Creative Commons licenses were modeled after the software open source licenses that were also emerging as pillars of the “Free Internet” movement6for a good examination of that time and era, see Mike Godwin’s article here that was forming at that time around thought leaders like Lessig and organizations like EFF, CDT and EPIC. Open source code, as common as it is now, was seen as a weird aberration in a time of shrink-wrapped, licensed software. Microsoft was at its monopolistic worst and was actively trying to suppress the emerging open source movement and stifle the development of Internet browsers and other networking technologies relying on open source software.7these articles provide a nice recap of Microsoft’s rise and fall with Internet Explorer

It was in that late 90s environment of regulatory overreach and corporate code oligopoly that Lessig coined the phrase “Code is Law” in his book “Code: And Other Laws of Cyberspace.”8note, this is for v2 of the book released in 2005. There, starting on the first page of Chapter 1, Lessig lays out his framework of 2 types of code or laws: East Coast code (laws passed in DC) and West Coast code (software code written in Silicon Valley/Seattle). Lessig’s point was that increasingly, West Coast code will become just as powerful, if not more so, than East Coast code. It was an important extension of Langdon Winner’s ideas regarding the power of design 9“Langdon is perhaps best know for posing the question, “Do Artifacts Have Politics?” and for answering, ‘Yes,’ the dimensions of which he has explored in numerous essays and lectures over the years. While some readers have focused upon particular illustrations in his discussion, for example the height of bridges on the Long Island Expressway in New York, Winner sees the matter far more broadly: a question about the basic compatibility (or lack of compatibility) between the desired character of democratic society and its technological devices and systems” taken from his homepage.” extended into the Internet age. Turns out, it was also a war cry that led to web3.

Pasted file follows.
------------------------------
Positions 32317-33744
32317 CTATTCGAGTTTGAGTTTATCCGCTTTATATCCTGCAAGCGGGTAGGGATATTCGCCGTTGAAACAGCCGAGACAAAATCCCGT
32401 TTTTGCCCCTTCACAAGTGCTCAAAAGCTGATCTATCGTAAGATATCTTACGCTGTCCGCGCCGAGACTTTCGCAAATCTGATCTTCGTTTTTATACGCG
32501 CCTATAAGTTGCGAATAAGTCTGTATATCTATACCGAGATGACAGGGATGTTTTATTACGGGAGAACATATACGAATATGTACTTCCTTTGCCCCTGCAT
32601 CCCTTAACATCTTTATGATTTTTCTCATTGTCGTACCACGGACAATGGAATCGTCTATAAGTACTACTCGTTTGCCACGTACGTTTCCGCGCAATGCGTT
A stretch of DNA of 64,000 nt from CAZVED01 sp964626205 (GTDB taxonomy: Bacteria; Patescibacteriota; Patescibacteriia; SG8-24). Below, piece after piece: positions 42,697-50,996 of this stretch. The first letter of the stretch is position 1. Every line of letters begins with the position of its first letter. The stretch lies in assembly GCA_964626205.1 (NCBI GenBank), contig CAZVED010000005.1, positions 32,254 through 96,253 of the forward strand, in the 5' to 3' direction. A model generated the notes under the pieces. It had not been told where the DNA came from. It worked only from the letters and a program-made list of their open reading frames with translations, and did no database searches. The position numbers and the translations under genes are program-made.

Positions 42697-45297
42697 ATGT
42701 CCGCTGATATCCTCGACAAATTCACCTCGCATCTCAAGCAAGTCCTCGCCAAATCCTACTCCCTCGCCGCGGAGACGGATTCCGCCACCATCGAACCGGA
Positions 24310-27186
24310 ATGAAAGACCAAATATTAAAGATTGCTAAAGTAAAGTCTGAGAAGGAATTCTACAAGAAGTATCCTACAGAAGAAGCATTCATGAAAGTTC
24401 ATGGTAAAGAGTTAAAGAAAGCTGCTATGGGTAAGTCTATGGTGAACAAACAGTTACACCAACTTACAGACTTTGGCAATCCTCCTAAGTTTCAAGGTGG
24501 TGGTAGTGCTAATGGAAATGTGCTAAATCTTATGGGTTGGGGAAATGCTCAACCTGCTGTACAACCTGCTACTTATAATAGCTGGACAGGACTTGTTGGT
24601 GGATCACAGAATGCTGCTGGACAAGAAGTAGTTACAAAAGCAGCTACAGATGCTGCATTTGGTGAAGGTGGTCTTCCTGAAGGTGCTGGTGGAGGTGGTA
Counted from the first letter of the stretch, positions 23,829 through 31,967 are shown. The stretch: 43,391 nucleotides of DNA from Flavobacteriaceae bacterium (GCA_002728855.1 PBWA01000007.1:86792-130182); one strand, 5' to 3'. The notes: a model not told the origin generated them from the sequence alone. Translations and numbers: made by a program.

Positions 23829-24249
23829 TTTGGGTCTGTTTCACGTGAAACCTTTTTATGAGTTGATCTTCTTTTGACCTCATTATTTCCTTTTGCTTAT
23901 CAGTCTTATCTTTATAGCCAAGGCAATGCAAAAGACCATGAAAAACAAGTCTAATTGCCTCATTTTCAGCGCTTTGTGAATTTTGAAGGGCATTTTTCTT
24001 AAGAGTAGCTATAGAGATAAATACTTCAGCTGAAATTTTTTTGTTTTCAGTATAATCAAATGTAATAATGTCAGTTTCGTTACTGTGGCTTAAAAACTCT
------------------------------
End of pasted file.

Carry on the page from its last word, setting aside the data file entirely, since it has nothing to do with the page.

When I was in Austin a couple of weeks ago for a web3 event called DCentral to test depub.space, I heard the phrase “Code is Law” repeatedly. As a former student of Lessig’s, I was really pleased to hear so many people citing his work. But after hearing the phrase repeatedly without hearing Lessig’s name, I wondered whether they knew who Lessig was and if they connected that phrase to his work. After many conversations, I learned that they did not. This concerned me, not because I want my old professor to get credit, but because their ignorance has implications for the future of web3.

Code is law is not just a cry of freedom (for those that can code) but I believe it is also a framework of responsibility for those that code and create product. Laws cannot just be imposed without thought for how they will be used by the people; laws should be thoughtful and well-considered, with unintended consequences explored and discussed. Because the ability to make laws confers so much power, society has placed many hurdles between the prospective lawmaker and the instruments of lawmaking to provide stakeholders and the public a chance to vet the worthiness of the lawmaker. In a healthy culture/society, law and lawmaking should be open and responsive to the participants of that culture/society. Compare this with the process of writing code and making product today, especially in web3.